Patricia Chaney

Should Your Staff Lead Employee Wellness Program Initiatives?

When it comes to planning or revamping your wellness program, you know your end goal: You want your employees to engage and, ultimately, benefit. Is having your employees themselves run the show a smart strategy for getting there?

Here’s a look at how to draw on in-house talent to shape and execute your employee wellness program — and when it’s best to let the professionals do their job.

Letting Employees Take the Lead

Will encouraging employees to lead their own health initiatives boost interest in the program, or is it asking for trouble? Well, it depends. Pulling talent from within your organization comes with pros and cons.

First, the positives. Making your workforce an active part of deciding how to create a wellness plan that’s effective can renew interest in it, since employees may be more personally invested in the offerings. Plus, it saves money on hiring outside talent and contributes to an active culture of wellness throughout the workplace. Initiatives well-suited to employee leaders might include meal planning seminars, stress relief sessions, yoga or other exercise trends if someone would like to lead a short class. Employees can also effectively head or promote wellness challenges. Rather than keeping leadership strictly at the top or in human resources, having employees lead healthy eating or fitness challenges is a way to build friendly competition and interest from the ground up.

Encouraging employees to take the spotlight has a lot of positives — there’s a “but” hiding in the background, though. Co-worker dynamics can have a big impact on a wellness program. If employees only take the lead on activities they and their friends enjoy, the program will likely see a dip in participation as a whole. If you notice employees regularly feeling left out by activities they can’t participate in or avoiding lunches led by their co-workers, think about adjusting your strategy.

There’s also the question, for some subjects, of depth of knowledge. Turning an employee’s healthy hobby into a fun workshop could be well within their comfort zone, but for more technical topics like nutrition or financial wellness, it might be worth hiring outside talent. The same is true of physical activities where injuries are possible — a professional (preferably one with their own liability insurance) is probably your best bet.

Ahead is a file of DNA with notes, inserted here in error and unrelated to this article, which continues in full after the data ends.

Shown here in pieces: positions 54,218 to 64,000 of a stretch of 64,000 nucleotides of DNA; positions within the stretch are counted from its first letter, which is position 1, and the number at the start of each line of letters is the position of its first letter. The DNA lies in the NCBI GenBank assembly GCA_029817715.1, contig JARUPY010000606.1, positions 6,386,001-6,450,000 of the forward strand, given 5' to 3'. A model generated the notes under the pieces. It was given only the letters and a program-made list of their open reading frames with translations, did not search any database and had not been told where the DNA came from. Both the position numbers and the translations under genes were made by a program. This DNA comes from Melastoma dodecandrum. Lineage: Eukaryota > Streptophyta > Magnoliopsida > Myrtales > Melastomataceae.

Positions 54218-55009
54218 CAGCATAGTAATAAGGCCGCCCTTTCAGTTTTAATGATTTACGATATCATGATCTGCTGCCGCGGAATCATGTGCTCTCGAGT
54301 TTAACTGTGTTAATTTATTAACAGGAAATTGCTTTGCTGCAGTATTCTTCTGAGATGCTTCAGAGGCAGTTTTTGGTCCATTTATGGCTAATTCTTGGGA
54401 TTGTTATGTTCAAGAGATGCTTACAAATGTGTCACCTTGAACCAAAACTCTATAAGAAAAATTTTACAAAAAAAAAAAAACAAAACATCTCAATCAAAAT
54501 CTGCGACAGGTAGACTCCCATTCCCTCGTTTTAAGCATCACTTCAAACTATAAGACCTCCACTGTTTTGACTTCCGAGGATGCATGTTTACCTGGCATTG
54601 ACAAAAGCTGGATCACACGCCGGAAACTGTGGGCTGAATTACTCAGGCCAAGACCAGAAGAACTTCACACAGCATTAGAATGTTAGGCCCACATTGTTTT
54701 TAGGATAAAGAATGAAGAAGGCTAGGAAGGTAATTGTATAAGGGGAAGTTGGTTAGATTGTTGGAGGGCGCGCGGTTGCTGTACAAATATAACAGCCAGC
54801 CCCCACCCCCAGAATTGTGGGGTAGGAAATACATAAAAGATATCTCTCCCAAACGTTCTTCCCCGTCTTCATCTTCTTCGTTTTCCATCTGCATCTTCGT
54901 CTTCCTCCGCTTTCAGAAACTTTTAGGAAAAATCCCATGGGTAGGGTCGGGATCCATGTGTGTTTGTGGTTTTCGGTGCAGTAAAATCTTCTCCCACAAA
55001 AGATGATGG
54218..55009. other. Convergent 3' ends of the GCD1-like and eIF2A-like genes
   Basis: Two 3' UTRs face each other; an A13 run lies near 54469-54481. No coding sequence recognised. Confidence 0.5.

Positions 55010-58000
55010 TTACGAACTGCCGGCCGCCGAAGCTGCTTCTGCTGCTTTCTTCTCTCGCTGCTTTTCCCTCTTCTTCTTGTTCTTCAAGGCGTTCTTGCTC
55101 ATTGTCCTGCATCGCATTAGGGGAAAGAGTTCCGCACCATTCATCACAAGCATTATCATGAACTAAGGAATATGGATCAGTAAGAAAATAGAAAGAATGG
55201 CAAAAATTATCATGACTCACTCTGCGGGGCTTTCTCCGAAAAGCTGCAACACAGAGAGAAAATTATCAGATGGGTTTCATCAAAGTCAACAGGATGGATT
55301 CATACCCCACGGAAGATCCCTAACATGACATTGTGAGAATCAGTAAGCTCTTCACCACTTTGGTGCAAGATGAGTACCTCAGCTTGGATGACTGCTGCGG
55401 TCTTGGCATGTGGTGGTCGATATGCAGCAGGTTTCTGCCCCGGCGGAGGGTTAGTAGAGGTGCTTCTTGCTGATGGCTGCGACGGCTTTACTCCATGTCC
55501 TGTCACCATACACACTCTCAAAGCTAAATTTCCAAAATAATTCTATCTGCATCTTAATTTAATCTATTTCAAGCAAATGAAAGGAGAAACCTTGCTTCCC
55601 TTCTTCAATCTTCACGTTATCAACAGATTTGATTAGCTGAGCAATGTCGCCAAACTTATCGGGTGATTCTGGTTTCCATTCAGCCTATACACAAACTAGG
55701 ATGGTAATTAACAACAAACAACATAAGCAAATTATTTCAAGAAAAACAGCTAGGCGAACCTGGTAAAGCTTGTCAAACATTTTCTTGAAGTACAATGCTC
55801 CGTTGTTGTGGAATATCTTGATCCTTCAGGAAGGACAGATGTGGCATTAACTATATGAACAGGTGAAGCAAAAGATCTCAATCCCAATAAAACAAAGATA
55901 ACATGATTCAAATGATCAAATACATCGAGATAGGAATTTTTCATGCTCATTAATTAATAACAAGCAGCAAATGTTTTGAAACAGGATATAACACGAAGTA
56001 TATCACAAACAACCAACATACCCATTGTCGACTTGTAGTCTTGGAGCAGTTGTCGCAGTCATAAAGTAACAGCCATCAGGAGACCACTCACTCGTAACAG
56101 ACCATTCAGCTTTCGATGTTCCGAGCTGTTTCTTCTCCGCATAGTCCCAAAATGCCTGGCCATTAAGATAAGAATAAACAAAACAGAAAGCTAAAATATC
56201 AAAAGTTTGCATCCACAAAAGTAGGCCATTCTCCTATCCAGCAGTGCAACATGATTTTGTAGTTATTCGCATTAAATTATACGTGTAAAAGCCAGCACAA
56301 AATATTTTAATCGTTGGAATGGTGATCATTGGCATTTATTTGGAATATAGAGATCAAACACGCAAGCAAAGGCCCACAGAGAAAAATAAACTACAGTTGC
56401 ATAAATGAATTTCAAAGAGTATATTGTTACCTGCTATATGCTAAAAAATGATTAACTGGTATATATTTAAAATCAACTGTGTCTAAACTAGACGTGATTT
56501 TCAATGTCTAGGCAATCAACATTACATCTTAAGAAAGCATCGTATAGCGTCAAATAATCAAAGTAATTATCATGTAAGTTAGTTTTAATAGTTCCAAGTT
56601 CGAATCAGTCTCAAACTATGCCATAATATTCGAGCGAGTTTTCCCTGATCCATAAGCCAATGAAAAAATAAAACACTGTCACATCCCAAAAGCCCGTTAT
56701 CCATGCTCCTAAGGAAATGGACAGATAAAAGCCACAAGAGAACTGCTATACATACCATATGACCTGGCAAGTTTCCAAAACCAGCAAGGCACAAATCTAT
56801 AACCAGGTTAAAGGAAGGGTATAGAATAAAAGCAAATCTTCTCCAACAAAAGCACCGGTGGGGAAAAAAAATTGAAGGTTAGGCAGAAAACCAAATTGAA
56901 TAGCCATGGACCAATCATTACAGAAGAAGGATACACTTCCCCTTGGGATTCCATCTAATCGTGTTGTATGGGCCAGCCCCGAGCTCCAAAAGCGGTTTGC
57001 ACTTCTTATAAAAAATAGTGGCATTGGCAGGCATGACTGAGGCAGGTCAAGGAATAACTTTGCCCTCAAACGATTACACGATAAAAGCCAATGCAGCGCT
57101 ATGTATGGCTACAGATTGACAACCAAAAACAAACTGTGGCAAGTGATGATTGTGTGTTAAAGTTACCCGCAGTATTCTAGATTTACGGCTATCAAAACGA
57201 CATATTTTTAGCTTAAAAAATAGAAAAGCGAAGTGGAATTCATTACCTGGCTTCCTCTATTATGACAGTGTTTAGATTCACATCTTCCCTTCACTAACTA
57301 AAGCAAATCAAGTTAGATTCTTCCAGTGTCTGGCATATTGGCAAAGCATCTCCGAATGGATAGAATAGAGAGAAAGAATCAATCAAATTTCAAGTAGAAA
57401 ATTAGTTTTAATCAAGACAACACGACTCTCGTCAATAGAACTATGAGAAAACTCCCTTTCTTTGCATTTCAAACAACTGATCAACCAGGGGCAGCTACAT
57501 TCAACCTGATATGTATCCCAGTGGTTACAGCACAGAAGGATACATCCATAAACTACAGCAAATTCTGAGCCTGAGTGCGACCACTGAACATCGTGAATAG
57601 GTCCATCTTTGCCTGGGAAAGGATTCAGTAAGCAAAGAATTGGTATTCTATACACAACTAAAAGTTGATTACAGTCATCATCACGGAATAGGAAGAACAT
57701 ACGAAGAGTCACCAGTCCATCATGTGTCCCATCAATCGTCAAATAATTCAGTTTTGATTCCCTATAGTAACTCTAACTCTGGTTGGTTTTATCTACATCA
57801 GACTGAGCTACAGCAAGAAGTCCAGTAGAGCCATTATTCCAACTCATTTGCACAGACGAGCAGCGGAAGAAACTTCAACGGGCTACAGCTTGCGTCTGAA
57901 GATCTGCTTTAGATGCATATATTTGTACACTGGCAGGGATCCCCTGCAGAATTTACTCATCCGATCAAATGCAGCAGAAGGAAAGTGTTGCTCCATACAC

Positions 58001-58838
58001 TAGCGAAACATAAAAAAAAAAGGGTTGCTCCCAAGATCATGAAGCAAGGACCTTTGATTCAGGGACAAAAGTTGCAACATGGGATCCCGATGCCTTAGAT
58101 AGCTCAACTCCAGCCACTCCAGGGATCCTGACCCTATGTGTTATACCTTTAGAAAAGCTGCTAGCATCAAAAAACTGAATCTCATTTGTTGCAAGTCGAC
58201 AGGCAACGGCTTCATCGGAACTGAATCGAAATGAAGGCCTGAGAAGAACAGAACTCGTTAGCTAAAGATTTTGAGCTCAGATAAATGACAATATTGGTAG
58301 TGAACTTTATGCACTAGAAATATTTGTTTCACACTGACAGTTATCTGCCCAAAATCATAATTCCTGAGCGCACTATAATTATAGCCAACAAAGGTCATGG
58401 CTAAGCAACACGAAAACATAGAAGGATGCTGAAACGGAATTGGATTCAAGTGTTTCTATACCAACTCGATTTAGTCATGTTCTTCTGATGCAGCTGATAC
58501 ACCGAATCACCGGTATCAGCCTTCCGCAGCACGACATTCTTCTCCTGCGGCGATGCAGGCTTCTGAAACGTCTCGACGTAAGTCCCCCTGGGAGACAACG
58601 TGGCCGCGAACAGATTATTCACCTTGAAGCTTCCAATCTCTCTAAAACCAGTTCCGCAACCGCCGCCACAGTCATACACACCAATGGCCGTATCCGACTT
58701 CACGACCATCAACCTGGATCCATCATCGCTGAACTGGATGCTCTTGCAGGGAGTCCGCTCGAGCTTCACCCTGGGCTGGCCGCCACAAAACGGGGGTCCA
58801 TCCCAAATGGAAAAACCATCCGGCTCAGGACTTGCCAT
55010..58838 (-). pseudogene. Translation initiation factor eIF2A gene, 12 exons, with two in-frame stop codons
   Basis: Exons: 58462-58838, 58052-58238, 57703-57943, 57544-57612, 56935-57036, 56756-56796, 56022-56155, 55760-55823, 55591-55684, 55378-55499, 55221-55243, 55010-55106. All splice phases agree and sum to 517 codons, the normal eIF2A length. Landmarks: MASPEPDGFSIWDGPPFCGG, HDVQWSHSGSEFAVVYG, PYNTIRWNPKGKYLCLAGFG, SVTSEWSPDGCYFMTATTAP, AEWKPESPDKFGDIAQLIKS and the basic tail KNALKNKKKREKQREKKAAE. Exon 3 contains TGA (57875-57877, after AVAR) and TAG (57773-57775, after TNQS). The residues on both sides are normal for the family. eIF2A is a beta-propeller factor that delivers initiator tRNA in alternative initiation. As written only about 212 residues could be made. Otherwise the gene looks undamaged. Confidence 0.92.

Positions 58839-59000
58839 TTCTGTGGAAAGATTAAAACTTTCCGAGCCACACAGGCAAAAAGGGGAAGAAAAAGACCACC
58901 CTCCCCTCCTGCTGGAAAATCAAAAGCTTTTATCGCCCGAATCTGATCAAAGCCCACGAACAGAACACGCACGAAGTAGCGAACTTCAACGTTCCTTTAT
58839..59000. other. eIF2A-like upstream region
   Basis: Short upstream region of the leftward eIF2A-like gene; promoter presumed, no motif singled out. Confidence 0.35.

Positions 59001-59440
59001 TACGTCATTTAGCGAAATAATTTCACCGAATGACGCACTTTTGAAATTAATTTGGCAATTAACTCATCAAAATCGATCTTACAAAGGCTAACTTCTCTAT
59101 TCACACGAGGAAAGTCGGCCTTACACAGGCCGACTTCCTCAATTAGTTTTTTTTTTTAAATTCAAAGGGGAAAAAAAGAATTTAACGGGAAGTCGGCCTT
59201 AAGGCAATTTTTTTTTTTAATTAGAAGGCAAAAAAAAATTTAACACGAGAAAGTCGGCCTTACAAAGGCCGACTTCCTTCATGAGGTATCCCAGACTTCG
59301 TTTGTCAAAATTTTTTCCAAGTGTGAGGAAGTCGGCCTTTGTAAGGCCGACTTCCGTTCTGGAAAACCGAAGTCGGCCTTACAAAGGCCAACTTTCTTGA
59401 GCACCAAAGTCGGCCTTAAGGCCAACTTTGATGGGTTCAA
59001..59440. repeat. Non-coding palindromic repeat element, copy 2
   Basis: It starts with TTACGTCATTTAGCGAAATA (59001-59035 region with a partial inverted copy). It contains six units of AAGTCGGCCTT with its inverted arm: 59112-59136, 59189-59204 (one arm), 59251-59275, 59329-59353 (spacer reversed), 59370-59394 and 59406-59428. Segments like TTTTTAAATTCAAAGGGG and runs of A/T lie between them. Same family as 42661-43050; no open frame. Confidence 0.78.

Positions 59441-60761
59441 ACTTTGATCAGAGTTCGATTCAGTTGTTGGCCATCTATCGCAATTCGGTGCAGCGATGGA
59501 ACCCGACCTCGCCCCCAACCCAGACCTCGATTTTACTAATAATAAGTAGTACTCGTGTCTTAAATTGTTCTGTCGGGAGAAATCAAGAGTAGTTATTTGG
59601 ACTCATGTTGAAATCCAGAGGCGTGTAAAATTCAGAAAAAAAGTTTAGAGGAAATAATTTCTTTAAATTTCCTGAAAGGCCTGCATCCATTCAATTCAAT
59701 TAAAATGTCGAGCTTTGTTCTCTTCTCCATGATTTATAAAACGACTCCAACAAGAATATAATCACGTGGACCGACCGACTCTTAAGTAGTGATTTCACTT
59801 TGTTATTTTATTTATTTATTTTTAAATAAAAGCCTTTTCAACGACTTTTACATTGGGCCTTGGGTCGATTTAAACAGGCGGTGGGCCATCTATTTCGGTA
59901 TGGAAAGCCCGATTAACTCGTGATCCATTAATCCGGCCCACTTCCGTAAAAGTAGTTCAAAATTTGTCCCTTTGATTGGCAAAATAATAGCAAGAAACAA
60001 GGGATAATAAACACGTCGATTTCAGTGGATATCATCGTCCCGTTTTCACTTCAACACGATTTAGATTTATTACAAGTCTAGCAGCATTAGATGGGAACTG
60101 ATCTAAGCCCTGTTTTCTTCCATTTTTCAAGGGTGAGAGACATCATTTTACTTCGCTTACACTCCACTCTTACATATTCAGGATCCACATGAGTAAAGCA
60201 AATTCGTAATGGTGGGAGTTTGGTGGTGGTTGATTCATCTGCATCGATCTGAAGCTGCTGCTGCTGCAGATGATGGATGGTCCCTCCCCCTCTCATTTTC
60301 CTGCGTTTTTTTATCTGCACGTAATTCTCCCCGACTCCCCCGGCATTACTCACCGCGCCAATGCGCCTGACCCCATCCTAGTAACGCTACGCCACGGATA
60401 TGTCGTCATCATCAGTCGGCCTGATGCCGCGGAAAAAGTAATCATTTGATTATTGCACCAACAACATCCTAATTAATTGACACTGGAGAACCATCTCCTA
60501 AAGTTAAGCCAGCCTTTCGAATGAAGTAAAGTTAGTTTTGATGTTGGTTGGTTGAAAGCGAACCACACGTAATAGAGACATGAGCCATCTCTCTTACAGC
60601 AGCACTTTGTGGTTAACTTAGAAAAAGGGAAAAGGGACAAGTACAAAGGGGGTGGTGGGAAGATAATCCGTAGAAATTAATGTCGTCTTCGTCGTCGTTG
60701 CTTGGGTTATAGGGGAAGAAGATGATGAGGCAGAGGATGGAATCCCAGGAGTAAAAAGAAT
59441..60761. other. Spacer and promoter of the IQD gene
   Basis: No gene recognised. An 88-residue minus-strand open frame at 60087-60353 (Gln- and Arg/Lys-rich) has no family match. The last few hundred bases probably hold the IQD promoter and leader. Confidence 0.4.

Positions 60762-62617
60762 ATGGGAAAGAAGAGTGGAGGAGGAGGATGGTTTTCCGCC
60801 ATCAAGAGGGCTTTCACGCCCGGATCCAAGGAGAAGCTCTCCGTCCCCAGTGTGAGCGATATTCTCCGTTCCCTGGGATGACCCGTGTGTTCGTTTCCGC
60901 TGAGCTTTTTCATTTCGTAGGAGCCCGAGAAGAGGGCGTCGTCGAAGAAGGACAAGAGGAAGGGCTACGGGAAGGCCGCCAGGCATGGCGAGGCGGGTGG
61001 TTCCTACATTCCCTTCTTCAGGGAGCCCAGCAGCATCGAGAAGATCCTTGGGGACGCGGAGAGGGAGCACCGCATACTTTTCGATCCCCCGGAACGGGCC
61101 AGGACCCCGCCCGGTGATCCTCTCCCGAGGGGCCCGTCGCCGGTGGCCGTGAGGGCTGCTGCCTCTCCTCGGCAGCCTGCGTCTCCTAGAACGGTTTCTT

Getting Employees Involved

To make it all work, leverage the strengths of both employees and outside experts. That also means accounting for possible problems ahead of time: Before opening the field to any and all ideas, you need to know the kinds of activities your employees want to see and what their health goals are. The easiest way to do this is with a survey. Once you have an idea of what topics are the most popular, you can start to establish additions to your program. Here are five steps to take.

  1. Introduce leadership opportunities to your employees. Clear communication is key to the success of any wellness program. Explain how to get involved as a wellness leader, the types of ideas you’re looking for and ways for employees to present their suggestions.
  2. Gather proposals. Whether it’s a suggestion box or an online form, have employees submit their ideas for what they would like to take charge of. Consider creating a form that limits the scope of ideas to those categories that received the most interest in your survey. Make sure there’s a space for employees to write a brief summary of what information they plan to present, how they want to present it and any space or equipment they will need.
  3. Vet ideas. Contenders should both meet employee needs and work with your current resources. Check the idea against your survey results — does it look like an in-demand option? Then ask practical questions: Do you have the space for the activity? If you need to provide some funds to help with supplies or incentives, are you budgeted to do so?
  4. Focus on inclusivity. Whenever possible, try to make sure those leading come from varying job functions and fitness levels to maximize participation and interest. For example, if someone wants to organize a team to participate in a 5K, try to form two teams: walkers and runners. That way everyone feels included, and you give more people the opportunity to sign up for the wellness program.
  5. Get the word out. When you have some activities to put on the calendar, make sure employees know when and where to show up, what they can expect to learn and whether you’re offering incentives. Communication should come from one consistent source, either a company leader or a human resources staff who has been leading the employee wellness program implementation and can endorse the initiative to help it attract attention.

Professionals can bring a high level of detail and expertise to your wellness program activities, but they also come with consulting fees and other costs. This doesn’t mean that you should avoid them entirely. But when done right, drawing on your employees’ talents can bolster your company’s culture of wellness and help you offer your employees exciting and useful wellness information in a supportive community so your bottom line can be as healthy as your workforce.

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